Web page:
“We couldn’t take him anywhere in Elgin,” she said. “He had to go to Chicago to get his hair cut. My husband tried to make a (golf) date for him at a local golf course and they wouldn’t let him.”
If life is marked by turning points or personal epiphanies, Brown’s came in Elgin. He still calls it “the worst day of my life.” He was earning $70 a week, and his wife Betty was pregnant.
The station’s general manager appointed him chief engineer.
“I said, ‘That means a raise, doesn’t it?’ He said, ‘No, we don’t have the money.’ I was furious enough to strike out in anger,” Brown said, his warm eyes still narrowing into slits. “He did that because he knew I couldn’t go anywhere because I was black. I got a lump in my throat so big I could hardly swallow. I went out because the tears were coming out. I sat there and I labored with it and I thought, ‘I’ll show those sons of bitches.'”
Years later, at the height of Brown’s success, that same manager would claim to have been the best man at his wedding.
On his own
Brown left WRMN to help start up WYNR, a Chicago rock station owned by the Dallas-based McLendon Corp. He doubled his salary and stepped into the volatile world of rock ‘n’ roll “culture shock.”
“I used to get a headache listening to it,” he acknowledged. “Motown had just come into its own. We were one of the first to play Beatles’ music in the U.S.
“We brought in Cassius Clay who later became Muhammad Ali,” he added. “We put him on with our morning man and we called it the battle of the lip.”
Three years later, he left the station for NBC’s WMAQ, becoming the first black to be hired by a national network. Parent company Chairman David Sarnoff put Brown on the cover of RCA’s company magazine next to Cosby, then starring in the TV series I Spy.
Brown worked as a DJ and as an announcer for WMAQ’s radio show during the height of the ’60s anti-war violence.
“There was so much turbulence,” he said. “Our newsmen would come in bleeding and wearing helmets.”
The more experienced NBC announcers wouldn’t talk to him until he had worked for every program and proved he was more than just a token.
Then WGN called, made Brown an announcer, and gave him his own Sunday jazz show at the request of listeners who bombarded the station with calls and letters. There he interviewed jazz royalty: Duke Ellington, Lionel Hampton and Ella Fitzgerald. The station also named him the WGN-TV sports anchor, a slot he filled for “10 or 12 years.”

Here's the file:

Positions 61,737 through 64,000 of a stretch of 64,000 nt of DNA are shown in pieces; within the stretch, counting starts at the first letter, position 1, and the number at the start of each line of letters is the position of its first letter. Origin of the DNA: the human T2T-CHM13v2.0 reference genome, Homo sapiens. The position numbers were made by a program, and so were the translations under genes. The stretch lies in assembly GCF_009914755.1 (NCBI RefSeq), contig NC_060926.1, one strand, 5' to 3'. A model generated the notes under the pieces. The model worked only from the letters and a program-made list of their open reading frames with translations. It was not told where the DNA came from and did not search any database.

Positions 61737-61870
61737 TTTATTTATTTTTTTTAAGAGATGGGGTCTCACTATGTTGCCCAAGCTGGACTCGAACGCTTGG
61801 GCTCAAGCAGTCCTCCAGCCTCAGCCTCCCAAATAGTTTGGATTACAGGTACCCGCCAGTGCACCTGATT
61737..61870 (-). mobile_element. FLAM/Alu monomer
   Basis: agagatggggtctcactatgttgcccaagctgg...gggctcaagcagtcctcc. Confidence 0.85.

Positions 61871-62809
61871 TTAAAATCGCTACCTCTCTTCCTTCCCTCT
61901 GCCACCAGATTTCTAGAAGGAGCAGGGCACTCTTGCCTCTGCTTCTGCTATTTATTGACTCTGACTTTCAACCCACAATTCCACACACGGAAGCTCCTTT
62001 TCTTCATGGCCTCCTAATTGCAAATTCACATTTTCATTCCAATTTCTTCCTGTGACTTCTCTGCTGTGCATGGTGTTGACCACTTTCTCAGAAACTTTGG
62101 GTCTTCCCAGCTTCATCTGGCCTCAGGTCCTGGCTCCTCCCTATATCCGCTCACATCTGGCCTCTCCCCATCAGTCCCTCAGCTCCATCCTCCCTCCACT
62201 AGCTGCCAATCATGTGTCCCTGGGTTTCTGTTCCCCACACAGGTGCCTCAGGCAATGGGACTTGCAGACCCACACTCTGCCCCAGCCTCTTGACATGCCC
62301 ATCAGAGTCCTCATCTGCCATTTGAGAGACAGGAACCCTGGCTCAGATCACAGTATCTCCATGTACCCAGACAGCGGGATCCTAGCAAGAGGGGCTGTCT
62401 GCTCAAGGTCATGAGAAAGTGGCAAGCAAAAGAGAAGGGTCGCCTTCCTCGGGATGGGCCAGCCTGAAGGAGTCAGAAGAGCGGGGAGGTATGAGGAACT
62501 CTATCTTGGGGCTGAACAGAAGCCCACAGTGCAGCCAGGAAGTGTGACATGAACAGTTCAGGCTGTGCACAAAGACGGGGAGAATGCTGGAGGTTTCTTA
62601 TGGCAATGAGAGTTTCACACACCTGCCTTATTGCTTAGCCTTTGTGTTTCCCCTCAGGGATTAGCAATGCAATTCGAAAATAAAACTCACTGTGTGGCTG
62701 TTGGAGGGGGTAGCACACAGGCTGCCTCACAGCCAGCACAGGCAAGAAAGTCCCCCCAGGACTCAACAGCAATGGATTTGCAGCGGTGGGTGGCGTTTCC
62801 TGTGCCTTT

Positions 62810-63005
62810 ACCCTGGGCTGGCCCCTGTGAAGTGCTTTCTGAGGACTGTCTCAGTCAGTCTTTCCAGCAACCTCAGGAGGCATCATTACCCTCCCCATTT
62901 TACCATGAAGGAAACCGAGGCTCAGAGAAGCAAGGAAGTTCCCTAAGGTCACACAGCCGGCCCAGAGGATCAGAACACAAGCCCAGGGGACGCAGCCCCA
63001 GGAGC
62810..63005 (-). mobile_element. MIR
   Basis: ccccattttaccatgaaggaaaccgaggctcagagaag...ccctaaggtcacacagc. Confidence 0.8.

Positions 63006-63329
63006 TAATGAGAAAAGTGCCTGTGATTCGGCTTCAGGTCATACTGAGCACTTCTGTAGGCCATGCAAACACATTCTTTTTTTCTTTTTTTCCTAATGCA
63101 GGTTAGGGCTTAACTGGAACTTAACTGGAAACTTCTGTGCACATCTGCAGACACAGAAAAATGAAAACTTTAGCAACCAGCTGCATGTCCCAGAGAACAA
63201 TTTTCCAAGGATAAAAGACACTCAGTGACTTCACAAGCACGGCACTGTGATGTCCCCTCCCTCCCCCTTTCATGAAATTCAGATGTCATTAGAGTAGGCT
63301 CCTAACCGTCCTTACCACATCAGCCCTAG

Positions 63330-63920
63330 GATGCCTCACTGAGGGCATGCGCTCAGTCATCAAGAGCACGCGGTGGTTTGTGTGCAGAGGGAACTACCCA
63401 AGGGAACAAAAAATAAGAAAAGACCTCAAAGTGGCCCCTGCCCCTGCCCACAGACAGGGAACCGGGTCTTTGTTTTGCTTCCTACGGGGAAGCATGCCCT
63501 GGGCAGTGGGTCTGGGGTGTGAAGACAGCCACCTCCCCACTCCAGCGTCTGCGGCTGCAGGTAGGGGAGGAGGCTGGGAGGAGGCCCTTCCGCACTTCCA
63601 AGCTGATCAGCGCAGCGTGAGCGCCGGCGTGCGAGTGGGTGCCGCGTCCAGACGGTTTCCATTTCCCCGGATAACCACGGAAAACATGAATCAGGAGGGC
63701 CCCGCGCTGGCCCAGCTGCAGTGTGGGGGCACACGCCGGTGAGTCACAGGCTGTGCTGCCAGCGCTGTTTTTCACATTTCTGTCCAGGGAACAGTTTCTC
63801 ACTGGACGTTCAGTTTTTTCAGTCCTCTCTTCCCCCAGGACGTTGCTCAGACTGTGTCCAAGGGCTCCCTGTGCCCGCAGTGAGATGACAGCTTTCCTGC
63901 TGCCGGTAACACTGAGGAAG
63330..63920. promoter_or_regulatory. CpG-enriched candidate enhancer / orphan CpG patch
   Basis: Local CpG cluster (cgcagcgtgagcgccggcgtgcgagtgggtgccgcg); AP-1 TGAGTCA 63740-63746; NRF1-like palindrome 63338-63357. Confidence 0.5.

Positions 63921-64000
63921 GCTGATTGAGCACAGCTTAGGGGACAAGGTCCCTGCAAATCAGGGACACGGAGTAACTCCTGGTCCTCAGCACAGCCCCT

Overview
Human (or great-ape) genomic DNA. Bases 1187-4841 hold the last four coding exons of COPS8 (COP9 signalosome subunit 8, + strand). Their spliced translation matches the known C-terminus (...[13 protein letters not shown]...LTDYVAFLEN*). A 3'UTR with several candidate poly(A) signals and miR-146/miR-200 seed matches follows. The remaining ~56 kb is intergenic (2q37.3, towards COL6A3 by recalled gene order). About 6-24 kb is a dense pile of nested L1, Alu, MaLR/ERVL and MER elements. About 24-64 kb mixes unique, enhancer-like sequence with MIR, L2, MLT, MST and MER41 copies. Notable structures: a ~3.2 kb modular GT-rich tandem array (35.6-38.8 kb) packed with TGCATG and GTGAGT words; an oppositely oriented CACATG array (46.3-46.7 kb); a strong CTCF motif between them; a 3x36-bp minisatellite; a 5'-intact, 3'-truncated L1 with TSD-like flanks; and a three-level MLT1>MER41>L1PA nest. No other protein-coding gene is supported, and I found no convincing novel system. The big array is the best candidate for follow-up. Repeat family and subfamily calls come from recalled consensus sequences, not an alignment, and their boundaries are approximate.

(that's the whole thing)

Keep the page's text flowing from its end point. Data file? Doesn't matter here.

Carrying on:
Ward Quaal, retired WGN president and chief executive officer, hired Brown on the recommendation of his staff.
“You can find some people who can do sports, but nothing else,” he said. “You can find people to do news but nothing else. He could adjust himself to any need.”
At one point, Brown was working 15 hours a day, six days a week.
“Whenever they needed a body, I was the guy,” he said. “I used to start my day at noon up at the Bears’ camp and I’d wind up doing the midnight news.”
He had also started his own marketing firm after being approached by friends for advice. Always a familiar face at community fund-raisers, he was the director of a mutual fund group and served on the board of a local savings and loan. He set “ridiculous” fees to discourage speaker requests, but still they came.
The pressures mounted, then exploded in 1978 when Brown landed in the hospital with open heart surgery for angina. It proved to be a wake-up call. He stopped pushing so hard, and gave up his anchor position.
“Nobody in the hospital ever says ‘I didn’t spend enough time at the office,'” he said. “I never had the ego problem of ‘I have to be on the air; I have to be on stage.’ I just enjoyed it.”
He’s spent the last few years anchoring a Sunday night radio program centering on his two greatest interests: finance and jazz.
He’ll close tonight’s final show accompanied by his family, including his daughter Diane, the owner of an interior design firm, and his son Keith, a 16th judicial circuit judge. After some rest, he’ll take computer classes, work on his golf game, travel and focus more closely on his investments.
If America’s racial chasm plunged Brown into his deepest point of despair, it also raised him. During the height of the nation’s civil rights unrest, Brown was struggling mightily with the urge to head south and join Martin Luther King when the vice president of Montgomery Ward approached him in a restaurant.
“When we get into a group and people are making derogatory remarks (about blacks), we don’t know how to answer,” Brown quoted the man as saying. “Now I can say that’s not true, I know Floyd Brown and his family and they’re not like that.”
“A light bulb went on in my head,” Brown said. “I used to talk to the Lord a lot in my car. I said, ‘Lord, if you’ll just get me through this, I will live a life that stresses that being a Christian and being a good man is a positive way of life.’ With that approach in mind, I think I’ve influenced millions of people.”